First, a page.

ssh) or without seeing a nasty "security warning" in their browsers
(in the case of https).
Note that monkeysphere-host currently caches a copy of all
imported secret keys (stored in OpenPGP form for future manipulation)
in /var/lib/monkeysphere/host/secring.gpg. Cleartext backups of this
file could expose secret key material if not handled sensitively.
The following environment variables will override those specified in
the config file (defaults in parentheses):
Set the log level. Can be SILENT, ERROR, INFO, VERBOSE, DEBUG, in
increasing order of verbosity. (INFO)
OpenPGP keyserver to use. (pool.sks-keyservers.net)
If set to `false', never prompt the user for confirmation. (true)
System monkeysphere-host config file.
A world-readable copy of the host's OpenPGP certificates in ASCII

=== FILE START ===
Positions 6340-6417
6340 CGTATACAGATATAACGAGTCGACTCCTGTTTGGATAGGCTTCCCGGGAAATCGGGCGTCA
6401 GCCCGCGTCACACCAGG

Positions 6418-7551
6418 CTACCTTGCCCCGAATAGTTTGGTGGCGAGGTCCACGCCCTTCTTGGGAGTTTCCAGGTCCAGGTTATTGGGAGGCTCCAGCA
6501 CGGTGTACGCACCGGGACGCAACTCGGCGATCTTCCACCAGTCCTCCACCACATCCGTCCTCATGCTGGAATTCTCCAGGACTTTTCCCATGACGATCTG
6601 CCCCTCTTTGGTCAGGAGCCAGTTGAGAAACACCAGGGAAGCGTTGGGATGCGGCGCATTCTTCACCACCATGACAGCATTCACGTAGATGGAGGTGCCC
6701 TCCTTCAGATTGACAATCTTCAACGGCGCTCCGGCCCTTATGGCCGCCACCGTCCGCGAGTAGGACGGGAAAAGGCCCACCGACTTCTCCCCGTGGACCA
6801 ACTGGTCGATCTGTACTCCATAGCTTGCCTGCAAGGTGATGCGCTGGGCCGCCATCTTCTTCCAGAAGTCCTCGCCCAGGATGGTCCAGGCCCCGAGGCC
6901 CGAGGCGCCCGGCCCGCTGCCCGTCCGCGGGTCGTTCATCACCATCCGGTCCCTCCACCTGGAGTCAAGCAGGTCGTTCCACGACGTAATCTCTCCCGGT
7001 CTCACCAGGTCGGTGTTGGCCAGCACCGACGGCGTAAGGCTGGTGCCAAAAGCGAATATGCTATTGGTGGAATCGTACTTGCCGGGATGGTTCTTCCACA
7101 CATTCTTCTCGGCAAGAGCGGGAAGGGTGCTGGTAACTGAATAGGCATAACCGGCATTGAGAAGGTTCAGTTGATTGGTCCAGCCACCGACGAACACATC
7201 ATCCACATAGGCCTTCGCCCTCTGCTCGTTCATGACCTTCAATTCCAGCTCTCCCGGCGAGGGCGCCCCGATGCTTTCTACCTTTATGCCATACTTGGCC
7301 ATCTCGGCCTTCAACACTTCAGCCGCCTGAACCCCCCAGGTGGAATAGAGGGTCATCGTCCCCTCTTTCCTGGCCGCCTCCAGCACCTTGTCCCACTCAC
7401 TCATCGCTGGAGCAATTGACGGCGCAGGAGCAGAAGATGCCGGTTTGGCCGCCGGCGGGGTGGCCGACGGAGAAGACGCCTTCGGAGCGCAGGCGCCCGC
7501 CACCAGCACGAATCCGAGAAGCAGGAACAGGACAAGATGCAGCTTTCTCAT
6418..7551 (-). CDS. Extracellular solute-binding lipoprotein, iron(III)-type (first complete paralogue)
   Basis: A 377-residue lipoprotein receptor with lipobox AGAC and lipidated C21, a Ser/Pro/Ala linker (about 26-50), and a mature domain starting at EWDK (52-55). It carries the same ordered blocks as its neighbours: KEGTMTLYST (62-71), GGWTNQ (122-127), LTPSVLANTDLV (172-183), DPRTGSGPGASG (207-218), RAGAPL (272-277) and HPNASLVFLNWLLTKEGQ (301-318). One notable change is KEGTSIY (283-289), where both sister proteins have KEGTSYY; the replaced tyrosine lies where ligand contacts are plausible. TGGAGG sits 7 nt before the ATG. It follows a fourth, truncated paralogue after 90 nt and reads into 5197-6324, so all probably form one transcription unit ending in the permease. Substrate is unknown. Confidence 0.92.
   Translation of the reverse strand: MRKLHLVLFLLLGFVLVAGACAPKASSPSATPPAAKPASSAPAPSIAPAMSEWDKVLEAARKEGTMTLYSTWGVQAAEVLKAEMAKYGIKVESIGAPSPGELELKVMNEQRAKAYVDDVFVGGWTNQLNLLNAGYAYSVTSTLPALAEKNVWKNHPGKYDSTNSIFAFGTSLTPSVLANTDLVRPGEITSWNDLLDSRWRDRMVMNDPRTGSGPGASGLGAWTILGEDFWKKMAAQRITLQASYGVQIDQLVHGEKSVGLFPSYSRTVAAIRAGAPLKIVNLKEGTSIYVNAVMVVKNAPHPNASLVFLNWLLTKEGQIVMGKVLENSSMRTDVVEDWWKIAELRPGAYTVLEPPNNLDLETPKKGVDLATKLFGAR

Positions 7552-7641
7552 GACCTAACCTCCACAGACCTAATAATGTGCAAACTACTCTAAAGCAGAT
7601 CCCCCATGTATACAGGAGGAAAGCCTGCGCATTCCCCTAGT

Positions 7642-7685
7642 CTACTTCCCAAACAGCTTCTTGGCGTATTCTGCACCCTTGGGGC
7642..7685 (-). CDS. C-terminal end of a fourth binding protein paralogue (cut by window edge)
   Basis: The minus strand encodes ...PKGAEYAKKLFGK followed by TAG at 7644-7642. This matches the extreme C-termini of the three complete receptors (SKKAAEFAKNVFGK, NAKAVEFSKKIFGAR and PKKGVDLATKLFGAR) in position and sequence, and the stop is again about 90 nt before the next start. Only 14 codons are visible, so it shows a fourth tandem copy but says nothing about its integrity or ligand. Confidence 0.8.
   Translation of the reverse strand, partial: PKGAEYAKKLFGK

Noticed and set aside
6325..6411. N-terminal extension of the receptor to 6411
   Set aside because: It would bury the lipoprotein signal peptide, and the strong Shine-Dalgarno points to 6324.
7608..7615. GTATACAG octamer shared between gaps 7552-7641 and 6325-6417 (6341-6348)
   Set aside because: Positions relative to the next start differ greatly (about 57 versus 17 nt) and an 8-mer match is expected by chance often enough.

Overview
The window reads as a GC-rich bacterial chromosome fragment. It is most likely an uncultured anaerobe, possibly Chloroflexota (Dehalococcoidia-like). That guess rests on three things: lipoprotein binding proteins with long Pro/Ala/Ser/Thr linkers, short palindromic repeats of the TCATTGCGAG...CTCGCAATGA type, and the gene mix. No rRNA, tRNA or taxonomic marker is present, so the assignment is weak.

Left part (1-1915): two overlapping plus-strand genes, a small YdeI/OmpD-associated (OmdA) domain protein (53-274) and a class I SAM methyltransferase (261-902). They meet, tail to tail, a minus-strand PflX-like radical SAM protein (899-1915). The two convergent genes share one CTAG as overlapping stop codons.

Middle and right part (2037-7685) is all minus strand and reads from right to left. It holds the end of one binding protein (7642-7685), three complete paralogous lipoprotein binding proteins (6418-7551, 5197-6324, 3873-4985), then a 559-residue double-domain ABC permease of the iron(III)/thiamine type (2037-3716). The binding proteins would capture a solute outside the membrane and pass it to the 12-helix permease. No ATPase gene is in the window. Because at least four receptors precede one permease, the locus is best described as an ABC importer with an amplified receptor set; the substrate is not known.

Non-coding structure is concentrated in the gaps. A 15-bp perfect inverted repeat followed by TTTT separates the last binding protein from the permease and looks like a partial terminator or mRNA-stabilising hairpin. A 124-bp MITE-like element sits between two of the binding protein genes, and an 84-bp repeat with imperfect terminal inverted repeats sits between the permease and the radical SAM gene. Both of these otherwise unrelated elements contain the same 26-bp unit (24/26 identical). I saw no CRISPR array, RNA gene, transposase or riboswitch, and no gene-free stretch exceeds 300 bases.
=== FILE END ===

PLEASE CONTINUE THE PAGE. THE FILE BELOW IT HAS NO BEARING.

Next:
armored format. This includes the certificates (including the public
keys, servicename-based User IDs, and most recent relevant
self-signatures) corresponding to every key used by
Monkeysphere-enabled services on the host.
A locked directory (readable only by the superuser) containing copies
of all imported secret keys (this is the host's GNUPGHOME directory).
If monkeysphere-host is configured to query an hkps keyserver for
publish-keys, it will use X.509 Certificate Authority certificates in
this file to validate any X.509 certificates used by the keyserver.
If the monkeysphere-host-x509 file is present, the monkeysphere-x509
file will be ignored.